Kunti, however, is aware of birth and death, and she is anxious not to repeat this process. This is indicated by the words apunar bhava-darsanam. If one always sees Krishna, one is in Krishna consciousness, for Krishna consciousness means always thinking of Krishna. One’s consciousness should be absorbed in Krishna thought. Therefore the spiritual master gives different varieties of engagements to devotees in Krishna consciousness. For example, under the direction of the spiritual master the devotees may sell books in Krishna consciousness. But if the devotees think that the energy invested in selling books should be diverted into selling jewelry, that is not a very good idea. Then they would become nothing more than jewelers. We should be very much careful not to be diverted from Krishna consciousness. Even if there is danger or suffering in Krishna consciousness, we should tolerate it. We should even welcome such danger, and we should pray in appreciation to Krishna.
How should we pray? Tat te ‘nukampam susamiksamanah: “My dear Lord, it is Your great mercy that I have been put into this dangerous position.” That is the viewpoint of a devotee. He doesn’t regard danger as danger. Rather, he thinks, “It is Krishna’s mercy.” What kind of mercy? Bhunjana evatma-krtam vipakam: “Because of my past activities, I was meant to suffer very much. But You are mitigating that suffering and giving me only a little.” In other words, by the grace of Krishna a devotee may receive only token punishment.
In court an important man is sometimes found to be a culprit, and the judge may be able to fine him a hundred thousand dollars and know that the man can pay it. But he may tell the man, “You just give one cent.” That is also punishment, but it is greatly minimized. Similarly, we have to suffer for our past deeds. That is a fact, and we cannot avoid it. But karmani nirdahati kintu ca bhakti-bhajam (Brahma-samhita 5.54): the sufferings of those who engage in devotional service in Krishna consciousness are minimized. For example, one may have been destined to be killed, but instead of being killed with a knife, he may instead get some little cut on his finger. In this way, for those who engage in devotional service, the reactions of past activities are minimized. Lord Krishna assures His devotees, aham tvam sarva-papebhyo moksayisyami: “I shall give you protection from the reactions of sinful life.” So even if a devotee has a history of very grievous criminal activities behind him, instead of being killed he may only get a little cut on his finger. Why then should a devotee fear danger?
We should simply depend on Krishna consciousness, because if we live Krishna consciously under all circumstances, we shall not return to this material world (apunar bhava-darsanam). If we repeatedly think of Krishna, see Krishna, read of Krishna, work for Krishna, and somehow or other remain in Krishna consciousness, we benefit in such a way that we shall be saved from taking birth again in the material world. That is true benefit. But if we become a little comfortable because of other, materialistic engagements and we forget Krishna and have to take birth again, then what is our benefit? We should be very careful about this. We should act in such a way that our Krishna consciousness can under no circumstances be disturbed, even if there is heavy suffering. That is the instruction of Kuntidevi.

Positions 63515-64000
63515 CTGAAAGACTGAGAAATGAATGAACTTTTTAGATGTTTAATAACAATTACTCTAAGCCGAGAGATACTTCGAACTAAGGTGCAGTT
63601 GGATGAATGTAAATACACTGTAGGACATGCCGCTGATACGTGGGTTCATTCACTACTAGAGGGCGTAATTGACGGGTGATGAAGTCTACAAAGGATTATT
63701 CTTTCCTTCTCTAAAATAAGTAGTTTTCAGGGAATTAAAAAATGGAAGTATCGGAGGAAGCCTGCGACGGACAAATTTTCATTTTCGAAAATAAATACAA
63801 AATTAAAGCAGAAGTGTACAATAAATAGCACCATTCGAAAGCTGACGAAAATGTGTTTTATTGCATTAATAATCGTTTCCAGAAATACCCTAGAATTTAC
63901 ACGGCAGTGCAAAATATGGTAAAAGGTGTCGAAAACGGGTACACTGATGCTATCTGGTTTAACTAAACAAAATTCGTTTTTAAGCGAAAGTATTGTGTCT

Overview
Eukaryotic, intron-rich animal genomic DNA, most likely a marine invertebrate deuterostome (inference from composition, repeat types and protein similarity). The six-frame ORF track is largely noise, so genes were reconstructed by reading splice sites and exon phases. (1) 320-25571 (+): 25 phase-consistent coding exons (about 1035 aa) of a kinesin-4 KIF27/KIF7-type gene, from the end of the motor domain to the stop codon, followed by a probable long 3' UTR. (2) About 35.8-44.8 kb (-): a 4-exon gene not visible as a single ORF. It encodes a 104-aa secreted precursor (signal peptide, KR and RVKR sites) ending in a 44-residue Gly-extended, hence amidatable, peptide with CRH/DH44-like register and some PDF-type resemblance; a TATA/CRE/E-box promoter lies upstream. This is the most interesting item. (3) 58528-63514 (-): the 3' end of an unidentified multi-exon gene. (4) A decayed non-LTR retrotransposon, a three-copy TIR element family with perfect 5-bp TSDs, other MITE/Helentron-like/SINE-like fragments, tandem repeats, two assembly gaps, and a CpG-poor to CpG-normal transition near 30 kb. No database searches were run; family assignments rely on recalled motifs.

Before winning the Battle of Kuruksetra, all the Pandavas were put into many dangers, as already described in the previous verses. They were given poison, they were put into a house of lac that was later set afire, and sometimes they were even confronted with great man-eating demons. They lost their kingdom, they lost their wife, they lost their prestige, and they were exiled to the forest. But throughout all those dangers, Krishna was there. When the Kauravas were trying to strip Draupadi naked, Krishna was there supplying cloth to protect her honor. Krishna was always there.
Therefore, when the Pandavas went to see their grandfather, Bhismadeva, on his deathbed, Bhismadeva began to cry. “These boys, my grandsons, are all very pious,” he said. “Maharaja Yudhisthira, the oldest of the brothers, is the most pious person. He is even called Dharmaraja, the king of religion. Bhima and Arjuna are both devotees, and they are such powerful heroes that they can kill thousands of men. Their wife, Draupadi, is directly the goddess of fortune, and it has been enjoined that wherever she is, there will be no scarcity of food. Thus they all form a wonderful combination, and moreover, Lord Krishna is always with them. But still they are suffering.” Thus he began to cry, saying, “I do not know what is Krishna’s arrangement, because such pious devotees are also suffering.”
Therefore, we should not think, “Because I have become a devotee, there will be no danger or suffering.” Prahlada Maharaja suffered greatly, and so did other devotees like the Pandavas and Haridasa Thakura. But we should not be disturbed by such sufferings. We must have firm faith, firm conviction, knowing, “Krishna is present, and He will give me protection.” Don’t try to take the benefit of any shelter other than Krishna. Always take to Krishna.
In Bhagavad-gita Lord Krishna says, kaunteya pratijanihi na me bhaktah pranasyati: “My dear Arjuna, you may declare to the world that My devotee is never vanquished.” Now, one may ask, why did Krishna advise Arjuna to declare this? Why did He not declare it Himself? The answer is that if Krishna Himself made this declaration, it might be suspect, because Krishna sometimes violates His own promise. But the promise of a devotee will never be violated. This is Krishna’s concern. “Oh, My devotee has declared this. I must see that his word is kept.” This is Krishna’s position because of His affection for His devotee. Therefore Lord Krishna said, “You declare it. If I declare it, people may not believe it, but if you declare it they will believe you because you are a devotee.” Even though Krishna may break His own promise, He wants to see that the promises of His devotees are fulfilled.
Therefore, we must take to Krishna consciousness and adhere to this consciousness under all circumstances, even in the most dangerous position. We must keep our faith in Krishna’s lotus feet, and then there will be no danger.
(His Divine Grace A.C. Bhaktivedanta Swami Prabhupada from Teachings of Queen Kunti)